'The big pub companies also don't need to charge their tenanted pubs so much for drink. They say they are doing their best to help their pubs, but they aren't. The pub companies buy the drink a lot cheaper than they sell it on to us.'

James Linder, landlord at the Garden House in Pembroke Road, Norwich, said there was no one reason to blame.

He added: 'A lot of publicans are treated unfairly by pub companies. Pubs that are doing well are being penalised by them, and have to subsidise those that don't do well.

'There are also the sky-high rents they charge and all the red tape we have to get involved in.

'Supermarket prices of beer are also a main issue. People are drinking at home and the downside is that by the time they come to the pub they are already drunk, and we get the blame for that. Each publican has a huge degree of responsibility and takes that responsibility seriously.

'I also think it was bad that Tesco was allowed to open in Prince of Wales Road and can flog cheap drinks to people already out and about. As for the smoking ban, I think we just have to accept that it's here to stay.'

Rik Roberts, landlord at the Kings Arms in Hall Road, Norwich, said young people were not using community pubs as much as their predecessors did.

He said: 'In the past fathers would introduce their sons to pubs and the tradition of visiting pubs would be passed from one generation to the next, but that's not happening much anymore.'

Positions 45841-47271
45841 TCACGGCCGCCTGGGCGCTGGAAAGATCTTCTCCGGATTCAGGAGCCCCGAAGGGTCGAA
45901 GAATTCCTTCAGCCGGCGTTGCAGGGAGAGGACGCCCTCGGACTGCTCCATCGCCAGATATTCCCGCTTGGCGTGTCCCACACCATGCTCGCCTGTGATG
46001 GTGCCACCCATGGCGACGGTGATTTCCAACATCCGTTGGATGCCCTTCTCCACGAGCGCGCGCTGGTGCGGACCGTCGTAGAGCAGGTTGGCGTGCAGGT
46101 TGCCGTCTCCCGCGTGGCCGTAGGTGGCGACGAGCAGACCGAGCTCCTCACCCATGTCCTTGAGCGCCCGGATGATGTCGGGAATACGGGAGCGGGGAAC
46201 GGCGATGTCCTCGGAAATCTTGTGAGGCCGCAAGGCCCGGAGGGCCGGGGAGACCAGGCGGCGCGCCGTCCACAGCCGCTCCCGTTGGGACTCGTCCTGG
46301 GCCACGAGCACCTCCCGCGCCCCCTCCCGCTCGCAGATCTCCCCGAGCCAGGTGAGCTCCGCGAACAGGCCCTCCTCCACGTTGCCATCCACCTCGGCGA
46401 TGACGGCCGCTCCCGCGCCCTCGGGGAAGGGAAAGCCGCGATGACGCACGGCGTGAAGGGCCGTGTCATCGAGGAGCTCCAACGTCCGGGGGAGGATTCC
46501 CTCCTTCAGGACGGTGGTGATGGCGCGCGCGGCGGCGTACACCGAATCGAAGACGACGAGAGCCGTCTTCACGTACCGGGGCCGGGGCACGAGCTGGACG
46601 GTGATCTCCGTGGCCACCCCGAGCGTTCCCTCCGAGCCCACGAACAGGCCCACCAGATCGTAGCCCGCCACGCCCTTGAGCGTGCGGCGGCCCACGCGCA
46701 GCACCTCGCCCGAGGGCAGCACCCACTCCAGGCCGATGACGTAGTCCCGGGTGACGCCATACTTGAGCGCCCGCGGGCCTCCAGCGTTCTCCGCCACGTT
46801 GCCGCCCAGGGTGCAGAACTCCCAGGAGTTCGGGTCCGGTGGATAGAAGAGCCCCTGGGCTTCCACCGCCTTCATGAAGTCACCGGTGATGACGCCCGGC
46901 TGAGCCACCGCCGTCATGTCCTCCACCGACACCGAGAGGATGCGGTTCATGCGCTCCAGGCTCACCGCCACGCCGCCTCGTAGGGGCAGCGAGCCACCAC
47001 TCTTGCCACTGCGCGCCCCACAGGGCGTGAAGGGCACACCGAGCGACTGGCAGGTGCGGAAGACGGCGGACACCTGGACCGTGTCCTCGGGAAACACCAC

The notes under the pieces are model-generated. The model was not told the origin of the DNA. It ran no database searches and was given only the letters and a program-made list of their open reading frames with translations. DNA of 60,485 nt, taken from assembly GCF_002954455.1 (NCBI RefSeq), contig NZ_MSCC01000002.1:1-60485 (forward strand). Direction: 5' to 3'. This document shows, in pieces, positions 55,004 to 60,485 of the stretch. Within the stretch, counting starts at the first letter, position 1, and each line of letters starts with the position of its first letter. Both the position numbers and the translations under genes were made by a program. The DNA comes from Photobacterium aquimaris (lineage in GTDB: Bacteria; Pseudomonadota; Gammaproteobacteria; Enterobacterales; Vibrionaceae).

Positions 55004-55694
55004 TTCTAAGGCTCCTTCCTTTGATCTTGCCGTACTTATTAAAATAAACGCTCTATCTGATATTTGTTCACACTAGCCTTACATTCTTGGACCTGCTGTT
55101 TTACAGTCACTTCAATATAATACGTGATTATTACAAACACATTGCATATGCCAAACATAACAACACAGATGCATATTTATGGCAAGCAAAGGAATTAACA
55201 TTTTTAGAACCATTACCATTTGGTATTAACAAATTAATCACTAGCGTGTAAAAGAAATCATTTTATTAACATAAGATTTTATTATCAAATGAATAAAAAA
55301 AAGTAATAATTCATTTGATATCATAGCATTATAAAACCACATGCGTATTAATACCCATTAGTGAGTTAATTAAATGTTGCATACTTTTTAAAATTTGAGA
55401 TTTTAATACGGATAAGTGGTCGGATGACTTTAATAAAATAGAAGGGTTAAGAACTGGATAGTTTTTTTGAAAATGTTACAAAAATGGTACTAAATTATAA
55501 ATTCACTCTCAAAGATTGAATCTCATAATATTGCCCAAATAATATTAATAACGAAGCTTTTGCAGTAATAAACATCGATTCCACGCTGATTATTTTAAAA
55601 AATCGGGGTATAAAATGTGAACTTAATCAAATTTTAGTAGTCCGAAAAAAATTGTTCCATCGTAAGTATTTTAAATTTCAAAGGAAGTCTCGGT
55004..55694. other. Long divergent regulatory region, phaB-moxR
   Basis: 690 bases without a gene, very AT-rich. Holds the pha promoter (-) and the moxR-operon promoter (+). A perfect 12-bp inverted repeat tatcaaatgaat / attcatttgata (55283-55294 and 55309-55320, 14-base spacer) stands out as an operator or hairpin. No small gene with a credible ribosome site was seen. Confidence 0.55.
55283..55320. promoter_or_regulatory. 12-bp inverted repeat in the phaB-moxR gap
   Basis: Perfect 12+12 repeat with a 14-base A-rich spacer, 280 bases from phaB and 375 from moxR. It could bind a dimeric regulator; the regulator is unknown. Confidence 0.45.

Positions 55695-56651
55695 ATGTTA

He said that whoever wins the general election, they will still see alcohol as a 'cash cow for the treasury'.

He added: 'What I would like to see the government do is to force off-licences and supermarkets to be more responsible when they sell alcohol. At pubs we sell drinks in a controlled environment, but I don't always think that's the case elsewhere.'

Susan Dickerson is landlady at the Leopard in Bull Close Road, which is owned by Bateman's Brewery, one of the few pub companies she said that does not hand out a rough deal to tenants.

She said: 'I have run an Enterprise Inns pub before and some pub companies charge so much for their rents and beer, you cannot make a living. But with Bateman's I'm paying fair beer and rent prices. Bateman's wants our pub to be successful and is willing to help out.'

She said her main gripe was business rents, which she is appealing against, and supermarkets selling drink so cheaply.

She is also not that optimistic that the upcoming World Cup will boost pub trade.

She added: 'Most publicans are hoping the World Cup will boost trade, but I'm not so sure. England matches will be busier in pubs, but for other games I can see people sitting at home with their cheap supermarket cans to watch the matches.'

The Evening News has through our Love Your Local campaign been highlighting the need for people to support their local pubs or risk them closing.

To see previous stories from our campaign log onto www.eveningnews24.co.uk/loveyourlocal.

Have you got a story for the Love Your Local campaign? Call David Bale on 01603 772427 or email david.bale2@archant.co.uk.